For example many VSTs record the "true sustain notes", and others just fake them.

Re: Do vst sample different attacks/dampening?
joemama42O #3003265 07/16/20 08:40 AM
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Originally Posted by joemama42O
Originally Posted by Nip
I read up some more on GHIII action since DG30 was announced.
So 3rd sensor is involved in detecting repeated notes

"The MP7SE's Responsive Hammer III keyboard action also features Kawai's accurate triple-sensor key detection system for enhanced playing realism. The added third sensor improves responsiveness when playing the same key repeatedly, ..."

So some kind of blend of a sounding note with a new hammer hit is emulated.

"When playing a fine piano, the amount of pressure applied to the keyboard affects not only the volume of the sound produced, but also the unique tonal character of each note. Therefore, in order to construct a realistic acoustic portrait of the SK-EX concert grand piano, not only is each key recorded individually, but also at various different volume levels, ranging from gentle pianissimo to thunderous fortissimo."
No, the third sensor allows a keypress to be registered even if the key has not came up fully after being depressed

But seems they also get that it affect tonal character
"The added third sensor improves responsiveness when playing the same key repeatedly, and unlike conventional two sensor keyboard actions found in most stage pianos, allows the sound of a single note to be gradually ‘layered’ without the previous tone being lost."


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Re: Do vst sample different attacks/dampening?
pold #3003269 07/16/20 08:44 AM
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Re: Do vst sample different attacks/dampening?
Nip #3003305 07/16/20 11:11 AM
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Originally Posted by Nip
But seems they also get that it affect tonal character
"The added third sensor improves responsiveness when playing the same key repeatedly, and unlike conventional two sensor keyboard actions found in most stage pianos, allows the sound of a single note to be gradually ‘layered’ without the previous tone being lost."

All instruments that can receive MIDI messages have to be able to do this. This just means that a new note-on message can be registered at the same key without an intervening one-off event.

Last edited by johnstaf; 07/16/20 11:11 AM.
Re: Do vst sample different attacks/dampening?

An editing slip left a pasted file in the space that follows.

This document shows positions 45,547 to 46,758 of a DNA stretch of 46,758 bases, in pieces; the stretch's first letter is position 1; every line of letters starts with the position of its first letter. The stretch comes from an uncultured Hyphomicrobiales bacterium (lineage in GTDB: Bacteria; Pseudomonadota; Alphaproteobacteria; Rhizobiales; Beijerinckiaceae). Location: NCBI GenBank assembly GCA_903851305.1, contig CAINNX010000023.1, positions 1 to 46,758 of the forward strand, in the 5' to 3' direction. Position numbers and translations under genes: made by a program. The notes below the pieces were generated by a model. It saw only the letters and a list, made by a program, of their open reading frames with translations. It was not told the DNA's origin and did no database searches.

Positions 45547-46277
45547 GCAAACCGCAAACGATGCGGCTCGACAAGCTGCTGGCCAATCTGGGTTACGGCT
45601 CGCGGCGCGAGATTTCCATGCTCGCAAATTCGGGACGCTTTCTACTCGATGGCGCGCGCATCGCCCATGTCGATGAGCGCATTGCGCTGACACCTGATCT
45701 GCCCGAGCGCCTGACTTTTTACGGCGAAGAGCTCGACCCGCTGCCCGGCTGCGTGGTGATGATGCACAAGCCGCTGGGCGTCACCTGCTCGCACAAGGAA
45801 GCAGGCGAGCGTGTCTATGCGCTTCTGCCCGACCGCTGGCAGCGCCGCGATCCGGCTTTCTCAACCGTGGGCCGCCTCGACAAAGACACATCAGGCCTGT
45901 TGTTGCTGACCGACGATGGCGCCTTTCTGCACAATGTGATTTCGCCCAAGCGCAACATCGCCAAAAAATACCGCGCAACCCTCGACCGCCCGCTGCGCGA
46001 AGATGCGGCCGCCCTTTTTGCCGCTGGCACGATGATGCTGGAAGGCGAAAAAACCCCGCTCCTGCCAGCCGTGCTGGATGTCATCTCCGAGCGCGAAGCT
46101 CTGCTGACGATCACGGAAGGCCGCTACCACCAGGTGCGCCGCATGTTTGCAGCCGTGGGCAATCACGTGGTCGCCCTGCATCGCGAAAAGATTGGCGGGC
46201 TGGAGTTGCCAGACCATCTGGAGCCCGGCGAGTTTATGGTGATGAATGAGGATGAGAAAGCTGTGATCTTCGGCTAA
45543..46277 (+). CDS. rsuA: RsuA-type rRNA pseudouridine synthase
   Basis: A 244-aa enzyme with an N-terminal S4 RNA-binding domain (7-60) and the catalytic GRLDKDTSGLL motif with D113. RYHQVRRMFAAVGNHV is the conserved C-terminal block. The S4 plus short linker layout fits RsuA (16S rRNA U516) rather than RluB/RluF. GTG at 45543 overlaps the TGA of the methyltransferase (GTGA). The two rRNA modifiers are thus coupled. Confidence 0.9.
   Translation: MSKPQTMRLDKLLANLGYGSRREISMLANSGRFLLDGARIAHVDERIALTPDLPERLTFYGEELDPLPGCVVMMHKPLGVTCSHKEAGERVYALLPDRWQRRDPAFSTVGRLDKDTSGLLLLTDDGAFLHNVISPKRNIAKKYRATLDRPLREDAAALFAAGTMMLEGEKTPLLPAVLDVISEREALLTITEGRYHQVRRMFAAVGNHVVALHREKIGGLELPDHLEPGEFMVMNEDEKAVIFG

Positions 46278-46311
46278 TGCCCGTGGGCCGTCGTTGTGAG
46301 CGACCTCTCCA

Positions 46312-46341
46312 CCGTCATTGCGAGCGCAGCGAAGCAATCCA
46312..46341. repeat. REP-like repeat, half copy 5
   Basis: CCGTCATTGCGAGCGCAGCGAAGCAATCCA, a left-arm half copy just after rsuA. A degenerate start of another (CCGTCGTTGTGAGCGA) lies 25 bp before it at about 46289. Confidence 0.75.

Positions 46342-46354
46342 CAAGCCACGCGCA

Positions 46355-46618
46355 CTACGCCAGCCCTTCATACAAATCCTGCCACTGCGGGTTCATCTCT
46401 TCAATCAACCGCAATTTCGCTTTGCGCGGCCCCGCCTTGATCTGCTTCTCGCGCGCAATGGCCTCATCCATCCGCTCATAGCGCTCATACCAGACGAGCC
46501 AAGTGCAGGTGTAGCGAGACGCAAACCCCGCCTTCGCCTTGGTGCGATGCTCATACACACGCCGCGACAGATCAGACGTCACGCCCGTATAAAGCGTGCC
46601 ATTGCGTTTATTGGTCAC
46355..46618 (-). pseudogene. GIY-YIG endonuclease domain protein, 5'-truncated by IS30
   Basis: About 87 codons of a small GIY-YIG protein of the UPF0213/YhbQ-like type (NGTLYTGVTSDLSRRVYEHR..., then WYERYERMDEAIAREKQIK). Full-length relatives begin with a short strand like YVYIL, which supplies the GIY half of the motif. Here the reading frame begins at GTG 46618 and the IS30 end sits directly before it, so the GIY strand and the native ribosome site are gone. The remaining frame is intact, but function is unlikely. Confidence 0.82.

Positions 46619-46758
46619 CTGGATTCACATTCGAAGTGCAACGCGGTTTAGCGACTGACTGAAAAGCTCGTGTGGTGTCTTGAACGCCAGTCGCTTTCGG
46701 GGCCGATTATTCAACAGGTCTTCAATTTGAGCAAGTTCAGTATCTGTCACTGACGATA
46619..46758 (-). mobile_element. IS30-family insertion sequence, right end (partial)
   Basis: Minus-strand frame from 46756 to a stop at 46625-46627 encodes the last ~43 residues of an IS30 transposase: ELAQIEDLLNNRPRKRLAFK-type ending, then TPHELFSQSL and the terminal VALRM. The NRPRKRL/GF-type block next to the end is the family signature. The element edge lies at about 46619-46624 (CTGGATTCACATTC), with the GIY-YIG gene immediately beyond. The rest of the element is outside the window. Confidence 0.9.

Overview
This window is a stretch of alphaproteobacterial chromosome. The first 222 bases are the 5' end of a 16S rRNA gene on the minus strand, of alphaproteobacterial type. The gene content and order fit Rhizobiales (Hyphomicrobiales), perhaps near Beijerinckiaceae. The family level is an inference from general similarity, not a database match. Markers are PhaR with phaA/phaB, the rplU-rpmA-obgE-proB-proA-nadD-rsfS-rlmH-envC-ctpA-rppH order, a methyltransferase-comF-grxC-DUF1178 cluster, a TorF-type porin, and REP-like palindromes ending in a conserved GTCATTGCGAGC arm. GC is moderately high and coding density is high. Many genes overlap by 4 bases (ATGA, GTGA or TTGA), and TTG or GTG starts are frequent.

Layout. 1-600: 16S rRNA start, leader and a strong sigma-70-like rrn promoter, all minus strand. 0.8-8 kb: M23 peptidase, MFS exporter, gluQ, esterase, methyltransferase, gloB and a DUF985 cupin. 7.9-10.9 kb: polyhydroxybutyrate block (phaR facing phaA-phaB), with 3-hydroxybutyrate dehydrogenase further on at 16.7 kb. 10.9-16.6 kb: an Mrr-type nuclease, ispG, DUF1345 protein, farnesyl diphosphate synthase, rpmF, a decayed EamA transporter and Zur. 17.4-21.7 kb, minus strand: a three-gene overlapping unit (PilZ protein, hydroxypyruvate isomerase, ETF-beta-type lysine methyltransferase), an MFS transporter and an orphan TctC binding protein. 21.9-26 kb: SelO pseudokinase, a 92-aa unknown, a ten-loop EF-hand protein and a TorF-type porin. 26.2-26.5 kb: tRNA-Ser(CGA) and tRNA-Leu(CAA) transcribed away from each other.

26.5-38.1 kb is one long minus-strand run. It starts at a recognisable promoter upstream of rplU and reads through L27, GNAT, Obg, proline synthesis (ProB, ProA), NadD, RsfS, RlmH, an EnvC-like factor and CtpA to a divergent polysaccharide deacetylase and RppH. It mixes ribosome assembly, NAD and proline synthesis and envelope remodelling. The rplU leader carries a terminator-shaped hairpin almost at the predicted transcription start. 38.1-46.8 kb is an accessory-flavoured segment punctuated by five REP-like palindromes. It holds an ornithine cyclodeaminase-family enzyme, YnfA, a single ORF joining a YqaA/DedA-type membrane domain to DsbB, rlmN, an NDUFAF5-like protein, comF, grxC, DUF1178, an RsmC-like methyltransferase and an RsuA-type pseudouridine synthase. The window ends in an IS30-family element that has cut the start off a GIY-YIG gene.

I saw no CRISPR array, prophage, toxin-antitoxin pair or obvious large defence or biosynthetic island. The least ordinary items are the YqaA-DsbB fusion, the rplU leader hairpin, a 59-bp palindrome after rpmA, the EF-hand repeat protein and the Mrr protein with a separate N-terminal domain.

johnstaf #3003309 07/16/20 11:17 AM
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Originally Posted by johnstaf
Originally Posted by Nip
But seems they also get that it affect tonal character
"The added third sensor improves responsiveness when playing the same key repeatedly, and unlike conventional two sensor keyboard actions found in most stage pianos, allows the sound of a single note to be gradually ‘layered’ without the previous tone being lost."

All instruments that can receive MIDI messages have to be able to do this. This just means that a new note-on message can be registered at the same key without an intervening one-off event.
Not as I see it - all midi gear would create a new voice for the new note.
This implies gradually layered - mixing them under certain conditions to try and emulate the real acoustic effect doing this.

I have not tried how well they do this, just that they list as selling points this is done. Clearly more than just capture new note early as key is raised.

Trying to see what happends in acoustic - would mean some sympathetic resonance remaining as well as some little addition sound already sounding at pitch.


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Re: Do vst sample different attacks/dampening?
pold #3003325 07/16/20 12:00 PM
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All pianos that receive MIDI do this the same way.

Re: Do vst sample different attacks/dampening?
johnstaf #3003333 07/16/20 12:21 PM
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Originally Posted by johnstaf
All pianos that receive MIDI do this the same way.
If they did it would clearly be listed among selling points IMO....if any but Kawai did I stand corrected....


Kawai MP7SE - Hammond XK3c - Synthesizers